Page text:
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Guided By Voices – Companion Piece

CAMILLA AISA takes a tour through the essential albums from GUIDED BY VOICES and compiles a playlist of 100 songs encompassing their entire back catalogue.



(Rockathon, 1992)

An unlucky band exiting the music business, but still opening their last album with a propulsive self-celebratory chant: GBV! GBV! They’re either madmen or prophets. The 4-track wizardry and covert melodic genius of Propeller seem to suggest the latter…or maybe both. By the end of it, what was supposed to be a farewell has turned into a new beginning.


Bee Thousand

(Scat Records, 1994)

A milestone of indie, 90s music and – why not – rock in general. Timeless anthems (‘I Am a Scientist’), quintessential GBV quirks (‘Gold Star for Robot Boy’) and even Polythene Pam’s lunatic Christmas sequel (‘Kicker of Elves’). If that wasn’t fab enough, side A closes with ‘Echos Myron’, a strong contender for greatest song the Beatles never wrote.


Alien Lanes

(Matador, 1995)

The other classic. As the art of collage demands, it’s more than the sum of its parts. Nevertheless, it features lo-fi treasures that proudly stand on their own (‘Game of Pricks’ and ‘Motor Away’, just to name two). And the best introduction an album could hope for, ‘A Salty Salute’: come on, come on, the club is open.


Under the Bushes Under the Stars

(Matador, 1996)

GBV bring new ambition into the studio, and indie’s own White Album is born. A  complex jewel that showcases one of the finest moments of Dayton rock: Pollard commits some of his most timeless compositions to tape (and so does Sprout), with Kim Deal producing the best cuts. Notoriously trying gestation behind what might be the band’s most impressive output of all: definitely worth it.


Mag Earwhig!

(Matador, 1997)

The first post-classic lineup effort. Enter Doug Gillard, the band’s key guitar wizard for the years to come (he also pens the monumental ‘I Am A Tree’). Bob leads the regenerated GBV to power pop glory, unearthing new anthems along the way (’Bulldog Skin’, ’Jane of the Waking Universe’). Crunchy, tight and irresistible.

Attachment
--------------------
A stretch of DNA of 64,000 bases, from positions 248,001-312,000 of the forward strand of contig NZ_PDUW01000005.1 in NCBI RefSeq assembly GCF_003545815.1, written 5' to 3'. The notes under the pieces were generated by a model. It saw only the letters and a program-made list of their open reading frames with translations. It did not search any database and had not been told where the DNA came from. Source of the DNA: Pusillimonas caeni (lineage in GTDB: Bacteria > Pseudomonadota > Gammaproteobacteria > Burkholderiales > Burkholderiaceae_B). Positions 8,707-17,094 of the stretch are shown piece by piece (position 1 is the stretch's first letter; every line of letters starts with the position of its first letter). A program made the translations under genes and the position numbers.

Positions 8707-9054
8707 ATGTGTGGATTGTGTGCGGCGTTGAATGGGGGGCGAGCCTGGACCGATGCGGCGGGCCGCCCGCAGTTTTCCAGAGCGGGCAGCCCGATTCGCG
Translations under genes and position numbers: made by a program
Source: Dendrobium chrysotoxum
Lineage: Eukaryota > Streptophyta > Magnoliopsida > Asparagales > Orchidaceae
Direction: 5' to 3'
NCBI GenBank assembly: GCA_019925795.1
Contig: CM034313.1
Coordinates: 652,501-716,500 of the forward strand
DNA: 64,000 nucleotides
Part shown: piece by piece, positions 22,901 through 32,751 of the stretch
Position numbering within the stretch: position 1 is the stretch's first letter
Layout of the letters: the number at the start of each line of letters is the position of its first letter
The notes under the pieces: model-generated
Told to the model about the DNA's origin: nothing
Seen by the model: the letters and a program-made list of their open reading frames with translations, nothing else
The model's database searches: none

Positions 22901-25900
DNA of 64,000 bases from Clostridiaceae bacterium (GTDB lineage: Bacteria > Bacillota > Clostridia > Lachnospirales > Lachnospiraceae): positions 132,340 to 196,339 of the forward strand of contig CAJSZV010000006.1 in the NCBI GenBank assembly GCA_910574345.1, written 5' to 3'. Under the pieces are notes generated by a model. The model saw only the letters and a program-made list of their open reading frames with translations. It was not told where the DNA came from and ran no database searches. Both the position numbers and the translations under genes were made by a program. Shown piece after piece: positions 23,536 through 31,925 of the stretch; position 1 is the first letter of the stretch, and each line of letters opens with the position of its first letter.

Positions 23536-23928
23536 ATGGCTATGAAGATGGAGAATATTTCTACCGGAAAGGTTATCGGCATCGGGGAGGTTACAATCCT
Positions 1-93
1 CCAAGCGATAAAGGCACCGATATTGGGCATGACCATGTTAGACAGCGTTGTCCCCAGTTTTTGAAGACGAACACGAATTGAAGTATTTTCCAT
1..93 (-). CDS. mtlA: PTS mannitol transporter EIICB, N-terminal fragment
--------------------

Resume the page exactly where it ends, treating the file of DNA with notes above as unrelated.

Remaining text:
Isolation Drills

(TVT Records, 2001)

Arguably the band’s most underrated lineup – with Gillard and drummer Jim Macpherson bringing an unprecedented elegant thunder -, and certainly some of GBV’s greatest studio accomplishments. High points of Pollard-penned brilliance (‘Fair Touching’, ‘Chasing Heather Crazy’) and the zenith of power pop fun (‘Glad Girls’).


Half Smiles of the Decomposed

(Matador, 2004)

GBV’s second farewell record – the band called it quits after the release, finally reuniting in 2010. A captivating look into the more pensive side of the Pollard universe: invincible melodies as usual, longer, more polished weaving, the sheer beauty of ‘Girls of Wild Strawberries’ and ‘Window of My World’.



Zeppelin Over China

(Guided by Voices Inc., 2019)

The tireless current line-up kicks off a most generous year by cooking up a scrumptious continental breakfast. Sure, “most of us are quite pleased with the same old song”, but there’s no time (better yet: no reason) for nostalgia in the world of Guided by Voices.


Honorable mention:

Live In Daytron ? 6°

(Rockathon, 2010)


3 thoughts on “Guided By Voices – Companion Piece

  1. Yes,the “classics” are great,but now Pollard seems to have lost whatever “filter” he had on what is (and isn’t) a GBV song. For me the newest albums are very much more slip-shod and ,possibly, lazy in their attack. Is it age or something else? I am not sure. But those classic LP’s sure were a lot of fun, they made it seem possible that seemingly “everyday” folks may be hiding that they were a great musician (in a rock sense) in their cellar, ….and I am guessing it was all before Robert “bought into” the myth that he was infallible. This coming from an old fogy that was there in the era when you could go to see GBV, and yet not be able to get close enough to really “see” them on stage. Those were the days!

  2. Any chance of a follow-up covering the various GBV side projects? I find myself listening to the Boston Spaceships releases more and more, and I’m stunned that I somehow missed the band’s entire existence back in the day…

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